I loved the tales of Debo’s mingling with the great and good, finding herself intimate friends with JFK due to her friendship with his sister, spending weekends with the Prince of Wales, playing host to the likes of Evelyn Waugh and Duncan Grant; it was a charmed life, and the most endearing thing about Debo is that she knows it was, and is grateful for it. There is no sense of smug entitlement, or of the blase, about these memoirs; Debo’s sense of awe and her knowledge of her good fortune, and frequent assertion that she was not in any way deserving of it, is refreshing to read in our days of self serving celebrity. She traveled extensively, hobnobbed with the stars, was present at JFK’s inauguration and funeral and the Queen’s coronation, and did all this while running the massively successful Chatsworth estate, bringing up three children and taking part in the variety of charitable and ceremonial activities expected as part of her role as the wife of one of the most senior peers. She was, and is, quite the woman.
Debo doesn’t judge or condemn any of her sisters for their controversial views, apart from Nancy, who she found out, after her death, had been the reason why her most beloved sister Diana was imprisoned during the war. She separates their views from their personalities, and to her, they were just her wonderful, often maddening, but always beloved, sisters, and their extreme views are not of interest to her, or worth discussing. She is very sympathetic towards Diana and Unity, and this seems to have enraged a previous reader of my library copy, who has written rather hilariously snarky comments in big black capitals next to every mention Debo makes of Diana’s kindness etc with comments such as ‘OH REALLY? WHAT ABOUT THE FACT THAT SHE WAS A NAZI AND DENIED THE HOLOCAUST?!” etc. I thought this was a bit much. I love my older sister to distraction, and if she decided to become a Nazi tomorrow, that love for her wouldn’t change; you can disagree with someone’s viewpoints and still love them, and I admire Debo for writing about her sisters with affection and equanimity despite their difficult and unpopular political standpoints.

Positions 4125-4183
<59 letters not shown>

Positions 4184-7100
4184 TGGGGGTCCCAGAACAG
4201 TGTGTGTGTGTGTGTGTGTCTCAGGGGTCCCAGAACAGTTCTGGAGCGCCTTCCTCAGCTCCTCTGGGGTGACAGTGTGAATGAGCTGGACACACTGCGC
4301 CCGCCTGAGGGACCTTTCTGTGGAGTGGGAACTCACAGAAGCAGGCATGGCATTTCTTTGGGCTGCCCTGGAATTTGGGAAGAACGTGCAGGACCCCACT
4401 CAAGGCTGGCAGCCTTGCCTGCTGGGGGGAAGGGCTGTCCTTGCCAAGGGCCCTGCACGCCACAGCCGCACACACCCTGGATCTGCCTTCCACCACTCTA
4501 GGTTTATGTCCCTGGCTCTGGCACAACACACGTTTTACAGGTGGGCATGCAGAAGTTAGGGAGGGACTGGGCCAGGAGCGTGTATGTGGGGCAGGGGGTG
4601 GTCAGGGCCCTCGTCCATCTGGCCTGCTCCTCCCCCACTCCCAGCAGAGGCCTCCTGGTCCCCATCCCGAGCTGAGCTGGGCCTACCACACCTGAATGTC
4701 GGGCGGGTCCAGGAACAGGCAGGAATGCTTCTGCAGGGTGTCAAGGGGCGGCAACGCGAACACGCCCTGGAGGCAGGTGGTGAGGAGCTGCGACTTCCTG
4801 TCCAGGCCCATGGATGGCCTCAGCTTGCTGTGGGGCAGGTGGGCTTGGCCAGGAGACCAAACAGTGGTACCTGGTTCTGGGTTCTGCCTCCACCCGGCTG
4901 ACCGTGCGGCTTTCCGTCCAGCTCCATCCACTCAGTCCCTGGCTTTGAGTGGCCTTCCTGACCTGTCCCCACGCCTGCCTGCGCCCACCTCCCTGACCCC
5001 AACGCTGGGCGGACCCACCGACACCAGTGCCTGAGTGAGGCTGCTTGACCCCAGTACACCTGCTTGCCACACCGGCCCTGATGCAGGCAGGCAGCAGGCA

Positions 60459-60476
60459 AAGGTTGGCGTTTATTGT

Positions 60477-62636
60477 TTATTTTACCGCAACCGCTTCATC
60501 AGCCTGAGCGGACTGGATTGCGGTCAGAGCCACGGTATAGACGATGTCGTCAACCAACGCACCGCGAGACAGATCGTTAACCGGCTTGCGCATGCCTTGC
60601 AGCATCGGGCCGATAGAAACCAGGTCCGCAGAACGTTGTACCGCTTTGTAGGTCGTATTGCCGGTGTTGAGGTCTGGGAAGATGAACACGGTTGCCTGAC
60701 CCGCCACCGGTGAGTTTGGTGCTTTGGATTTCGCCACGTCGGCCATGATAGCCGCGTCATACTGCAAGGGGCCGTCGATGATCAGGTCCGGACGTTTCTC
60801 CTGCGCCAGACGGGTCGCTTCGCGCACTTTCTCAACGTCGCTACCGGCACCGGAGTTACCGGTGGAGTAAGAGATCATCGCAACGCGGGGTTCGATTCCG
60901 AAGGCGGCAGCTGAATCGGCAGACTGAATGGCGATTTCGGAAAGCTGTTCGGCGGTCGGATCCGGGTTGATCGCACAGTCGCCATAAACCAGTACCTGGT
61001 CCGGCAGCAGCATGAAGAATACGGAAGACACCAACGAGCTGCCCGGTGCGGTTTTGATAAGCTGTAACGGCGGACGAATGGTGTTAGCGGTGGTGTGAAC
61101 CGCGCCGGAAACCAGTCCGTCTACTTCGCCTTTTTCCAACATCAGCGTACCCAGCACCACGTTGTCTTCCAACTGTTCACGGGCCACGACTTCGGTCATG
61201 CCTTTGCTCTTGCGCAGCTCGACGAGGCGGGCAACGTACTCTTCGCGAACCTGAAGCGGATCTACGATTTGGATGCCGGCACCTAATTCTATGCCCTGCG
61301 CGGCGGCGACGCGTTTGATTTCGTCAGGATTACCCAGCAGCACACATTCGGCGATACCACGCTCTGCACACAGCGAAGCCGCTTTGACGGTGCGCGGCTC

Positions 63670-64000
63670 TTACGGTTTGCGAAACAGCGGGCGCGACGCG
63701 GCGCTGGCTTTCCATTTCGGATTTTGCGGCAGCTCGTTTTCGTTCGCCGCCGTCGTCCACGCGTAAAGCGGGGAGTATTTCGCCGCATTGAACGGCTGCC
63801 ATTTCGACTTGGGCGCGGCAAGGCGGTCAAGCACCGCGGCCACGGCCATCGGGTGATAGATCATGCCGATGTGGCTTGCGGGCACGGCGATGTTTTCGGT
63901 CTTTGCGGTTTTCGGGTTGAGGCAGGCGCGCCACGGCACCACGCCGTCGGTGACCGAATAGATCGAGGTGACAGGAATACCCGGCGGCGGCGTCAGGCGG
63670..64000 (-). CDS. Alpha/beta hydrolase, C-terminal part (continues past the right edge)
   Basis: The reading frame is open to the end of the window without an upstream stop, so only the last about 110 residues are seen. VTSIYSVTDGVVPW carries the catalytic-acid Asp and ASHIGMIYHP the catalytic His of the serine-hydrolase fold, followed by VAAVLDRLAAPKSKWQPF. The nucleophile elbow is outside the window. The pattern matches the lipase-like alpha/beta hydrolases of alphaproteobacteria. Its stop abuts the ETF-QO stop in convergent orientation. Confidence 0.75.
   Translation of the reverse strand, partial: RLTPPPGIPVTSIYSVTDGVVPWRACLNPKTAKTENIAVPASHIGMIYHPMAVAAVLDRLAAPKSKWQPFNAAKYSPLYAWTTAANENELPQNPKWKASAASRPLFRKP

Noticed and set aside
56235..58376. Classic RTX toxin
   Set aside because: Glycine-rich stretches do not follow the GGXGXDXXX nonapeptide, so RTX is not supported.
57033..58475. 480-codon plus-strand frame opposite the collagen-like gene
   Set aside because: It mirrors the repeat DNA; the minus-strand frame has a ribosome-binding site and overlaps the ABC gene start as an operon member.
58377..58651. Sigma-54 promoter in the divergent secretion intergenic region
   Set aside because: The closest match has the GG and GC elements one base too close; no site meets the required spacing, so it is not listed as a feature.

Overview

All in all, this is a lovely, fascinating and warm memoir, written at an emotional distance that perhaps some wouldn’t like – used, as we are, to the tell-all memoirs that have become popular in recent years – but I wasn’t expecting Debo to be overly candid, and as such, I wasn’t disappointed by this. The main interest I have in Debo is in her relationship with her sisters and how she performed her duties as a Duchess and went about turning around the fortunes of Chatsworth House, and this delivered the goods in every department. I don’t need to know the nitty gritty of her marriage, or of her relationship with her children, and I wouldn’t expect her to be overly personal about such things when she has an extensive family who are still alive and could be offended by excessive amounts of disclosure about their personal lives. I loved Debo’s voice, I loved her generous, wise, grateful and matter of fact outlook on life, and her wonderfully funny anecdotes of her friendships with some of the most interesting people to grace the 20th century. She comes across as a thoroughly lovely woman, devoted to her family, friends, staff, and land, and her simple goodness has never been touched or changed by the privilege she has humbly enjoyed for so many years. It was refreshing to read, and a delight from start to finish. Highly recommended!
Also, I totally forgot to announce the winner of Life in Miniature from weeks ago, sorry – Mystica, congratulations! Please email me with your address!